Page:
Indie Dev Business Basics: Protecting Your Trademarks

By Zachary Strebeck

We made it to part 3! In case you missed the first two parts, you can check out my posts on how to start a company and how to make sure you own your game content.

In this post, I’m going to discuss one of the most important assets of your new game company: your brand. Whether it’s a game title, a company name, a logo, or a slogan, all of these things have one thing in common: they tell potential customers that it’s YOU who are making and selling these things. These things are also known as “trademarks,” which is the subject of today’s post.

A crash course in trademark law

A trademark’s main function is as a “source identifier,” which means that the trademark serves to help consumers identify where certain goods and services come from.

Let’s imagine that you walk into a store and want to buy some McDonald’s hamburgers. You drive through town, and see 30 different restaurants with the McDonald’s logo and name on them. One is selling tacos, another selling pasta, and some are selling burgers and chicken nuggets. How do you know which is the real McDonald’s and which are knock-offs (besides the presence of tacos)?

This is where trademark protection comes in. When you use a brand name, logo, or slogan in commerce (meaning you’re selling a product or service under that trademark), you have exclusive rights to use that name in connection with your goods. The benefits are twofold: you can protect your business, because you get to stop others from using your trademarks, and consumers know that they’re not going into a knockoff McDonald’s to get burgers.

Distinctiveness is key

The strength of a trademark comes from how distinctive it is. By being distinctive, your trademark is really set apart from others in the eyes of customers. Usually, trademarks fall somewhere on a spectrum of distinctiveness that goes like this:

  • Fanciful trademarks (think Zaxxon or Metroid) are made up words that are totally unique to that product
  • Arbitrary trademarks (like Halo for video games or the board game Eminent Domain) are totally arbitrary names divorced from the actual goods that are being sold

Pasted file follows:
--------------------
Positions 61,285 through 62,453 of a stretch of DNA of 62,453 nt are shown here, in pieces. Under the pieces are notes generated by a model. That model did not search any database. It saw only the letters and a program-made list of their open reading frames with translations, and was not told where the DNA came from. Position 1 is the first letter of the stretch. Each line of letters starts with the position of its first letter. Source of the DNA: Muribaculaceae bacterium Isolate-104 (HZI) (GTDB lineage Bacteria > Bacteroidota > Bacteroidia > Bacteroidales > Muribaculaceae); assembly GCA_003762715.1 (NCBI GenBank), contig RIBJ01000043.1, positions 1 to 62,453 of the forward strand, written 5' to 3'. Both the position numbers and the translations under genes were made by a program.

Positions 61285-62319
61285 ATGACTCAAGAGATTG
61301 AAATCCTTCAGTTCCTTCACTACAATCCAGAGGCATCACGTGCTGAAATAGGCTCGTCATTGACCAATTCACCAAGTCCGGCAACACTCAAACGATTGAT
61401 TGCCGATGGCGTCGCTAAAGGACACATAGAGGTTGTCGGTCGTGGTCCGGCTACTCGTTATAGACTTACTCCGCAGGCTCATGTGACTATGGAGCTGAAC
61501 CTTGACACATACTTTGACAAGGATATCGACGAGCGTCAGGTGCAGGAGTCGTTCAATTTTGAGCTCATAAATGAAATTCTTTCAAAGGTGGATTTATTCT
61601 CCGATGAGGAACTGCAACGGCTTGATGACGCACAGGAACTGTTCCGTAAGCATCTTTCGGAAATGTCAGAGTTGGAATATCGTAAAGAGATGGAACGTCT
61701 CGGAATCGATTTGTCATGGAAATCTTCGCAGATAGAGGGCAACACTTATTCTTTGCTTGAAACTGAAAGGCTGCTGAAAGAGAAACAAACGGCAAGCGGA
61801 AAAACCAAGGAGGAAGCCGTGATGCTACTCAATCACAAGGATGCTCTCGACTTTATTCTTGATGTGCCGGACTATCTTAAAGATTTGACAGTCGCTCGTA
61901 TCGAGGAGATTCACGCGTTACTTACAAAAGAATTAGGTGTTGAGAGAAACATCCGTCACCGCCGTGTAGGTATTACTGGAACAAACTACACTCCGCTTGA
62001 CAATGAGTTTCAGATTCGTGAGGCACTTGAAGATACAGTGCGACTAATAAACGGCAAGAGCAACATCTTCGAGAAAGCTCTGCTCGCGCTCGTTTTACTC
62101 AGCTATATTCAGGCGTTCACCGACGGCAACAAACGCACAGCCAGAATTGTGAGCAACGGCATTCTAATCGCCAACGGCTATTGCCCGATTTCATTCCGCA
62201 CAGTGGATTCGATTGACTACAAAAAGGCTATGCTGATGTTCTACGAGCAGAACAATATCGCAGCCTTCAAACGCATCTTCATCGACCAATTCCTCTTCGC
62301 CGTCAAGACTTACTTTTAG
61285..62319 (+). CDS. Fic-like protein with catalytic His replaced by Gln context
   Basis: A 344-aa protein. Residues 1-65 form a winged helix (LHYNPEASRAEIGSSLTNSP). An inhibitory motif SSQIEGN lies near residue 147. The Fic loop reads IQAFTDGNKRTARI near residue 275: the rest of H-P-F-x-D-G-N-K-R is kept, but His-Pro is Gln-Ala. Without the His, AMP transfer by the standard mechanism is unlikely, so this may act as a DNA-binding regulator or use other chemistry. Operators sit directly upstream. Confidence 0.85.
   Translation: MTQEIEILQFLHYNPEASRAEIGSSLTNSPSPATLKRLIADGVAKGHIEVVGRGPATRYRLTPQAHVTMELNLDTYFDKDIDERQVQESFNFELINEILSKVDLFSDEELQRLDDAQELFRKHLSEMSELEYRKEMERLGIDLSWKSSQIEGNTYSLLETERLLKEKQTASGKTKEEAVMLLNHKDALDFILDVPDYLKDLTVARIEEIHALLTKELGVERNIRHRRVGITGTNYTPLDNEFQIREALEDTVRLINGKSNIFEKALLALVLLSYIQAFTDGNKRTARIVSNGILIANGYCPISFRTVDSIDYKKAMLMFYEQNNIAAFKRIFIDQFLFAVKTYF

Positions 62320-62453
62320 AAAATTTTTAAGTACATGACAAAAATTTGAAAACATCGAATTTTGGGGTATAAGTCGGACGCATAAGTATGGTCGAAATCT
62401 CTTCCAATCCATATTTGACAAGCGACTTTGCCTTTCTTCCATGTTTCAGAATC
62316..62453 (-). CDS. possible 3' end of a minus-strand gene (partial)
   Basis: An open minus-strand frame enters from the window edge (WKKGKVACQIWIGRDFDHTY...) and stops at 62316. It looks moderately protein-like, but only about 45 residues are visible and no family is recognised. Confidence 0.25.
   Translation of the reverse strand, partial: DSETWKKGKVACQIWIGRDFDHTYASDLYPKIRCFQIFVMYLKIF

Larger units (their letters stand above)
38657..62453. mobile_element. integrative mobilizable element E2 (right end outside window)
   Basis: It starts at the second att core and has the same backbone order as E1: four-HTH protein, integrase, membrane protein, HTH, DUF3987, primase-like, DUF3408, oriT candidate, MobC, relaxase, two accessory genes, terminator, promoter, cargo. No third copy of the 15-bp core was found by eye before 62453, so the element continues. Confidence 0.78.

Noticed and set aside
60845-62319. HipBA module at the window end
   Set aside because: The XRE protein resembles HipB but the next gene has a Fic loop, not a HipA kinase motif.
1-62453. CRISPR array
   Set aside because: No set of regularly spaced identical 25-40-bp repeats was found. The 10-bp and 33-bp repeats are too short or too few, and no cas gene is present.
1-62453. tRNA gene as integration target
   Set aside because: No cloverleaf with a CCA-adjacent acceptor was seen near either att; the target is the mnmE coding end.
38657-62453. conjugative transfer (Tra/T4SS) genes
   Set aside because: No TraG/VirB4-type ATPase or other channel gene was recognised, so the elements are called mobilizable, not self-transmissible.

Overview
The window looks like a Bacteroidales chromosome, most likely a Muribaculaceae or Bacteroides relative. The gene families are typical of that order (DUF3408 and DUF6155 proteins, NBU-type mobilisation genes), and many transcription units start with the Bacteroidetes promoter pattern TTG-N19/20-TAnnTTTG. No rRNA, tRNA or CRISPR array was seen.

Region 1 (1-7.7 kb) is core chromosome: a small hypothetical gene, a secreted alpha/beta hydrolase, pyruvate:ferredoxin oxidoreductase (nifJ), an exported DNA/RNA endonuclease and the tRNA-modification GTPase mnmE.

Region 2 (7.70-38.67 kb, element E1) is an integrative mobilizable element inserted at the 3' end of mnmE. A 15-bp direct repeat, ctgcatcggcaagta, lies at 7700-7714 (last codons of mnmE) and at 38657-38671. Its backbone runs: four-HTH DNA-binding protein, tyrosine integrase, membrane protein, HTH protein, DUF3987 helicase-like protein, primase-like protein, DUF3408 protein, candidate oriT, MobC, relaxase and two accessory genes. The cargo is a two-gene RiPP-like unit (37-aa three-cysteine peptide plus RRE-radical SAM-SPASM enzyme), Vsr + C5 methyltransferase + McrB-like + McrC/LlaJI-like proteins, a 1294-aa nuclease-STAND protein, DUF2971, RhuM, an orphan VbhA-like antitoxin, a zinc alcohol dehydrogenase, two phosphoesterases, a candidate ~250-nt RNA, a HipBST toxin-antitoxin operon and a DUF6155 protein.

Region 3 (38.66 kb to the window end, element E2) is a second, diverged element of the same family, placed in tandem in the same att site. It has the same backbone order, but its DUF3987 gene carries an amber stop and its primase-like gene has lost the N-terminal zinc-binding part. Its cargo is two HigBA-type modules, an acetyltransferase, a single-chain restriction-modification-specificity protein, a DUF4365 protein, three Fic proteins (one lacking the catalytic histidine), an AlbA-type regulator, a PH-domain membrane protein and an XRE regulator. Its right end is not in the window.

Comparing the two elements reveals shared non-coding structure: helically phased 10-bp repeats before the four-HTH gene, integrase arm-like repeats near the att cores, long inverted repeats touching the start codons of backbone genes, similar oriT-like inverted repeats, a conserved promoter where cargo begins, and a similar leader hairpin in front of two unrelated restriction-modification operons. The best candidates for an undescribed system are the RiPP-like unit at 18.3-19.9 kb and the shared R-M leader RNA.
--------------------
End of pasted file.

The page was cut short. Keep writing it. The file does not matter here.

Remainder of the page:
• Suggestive trademarks (Final Fantasy or Need for Speed, for instance) don’t quite describe what the product is, but they suggest it
  • Descriptive trademarks (Karate Champ or Baseball) merely describe the product – these aren’t eligible for trademark protection without evidence that the public connects the trademark with the actual product. You should avoid these.
  • Generic trademarks (“Video Game” for video games or “email” for electronic mail) are merely marks that are indistinguishable from the product being offered. Avoid at all costs!

Some of the categories, particularly Suggestive and Descriptive, get a bit muddy and the distinction is a bit suggestive. But with this framework in mind, we can get to work on naming your game or company.

The process of naming your game or game studio

Now that you know what to shoot for (Arbitrary, Fanciful, or Suggestive names), you can start the process of naming your new game studio or its first game. Here’s what I suggest:

  • Brainstorm a list of 5-10 potential names that you like. Don’t play favorites, because that one may not make the cut.
  • Eliminate bad names that aren’t distinctive enough
  • Eliminate any names that have conflicts – search the USPTO trademark search engine, the EU trademark search engine, Google, and any app store or game platform search engines for existing names that conflict with your potential names
  • Check to see if the URL is available for any remaining names. It’s usually best to have a .com URL with your chosen name as simple as possible, so that potential customers can easily type it in and find you
  • Make the tough decision of which remaining names (if any) are best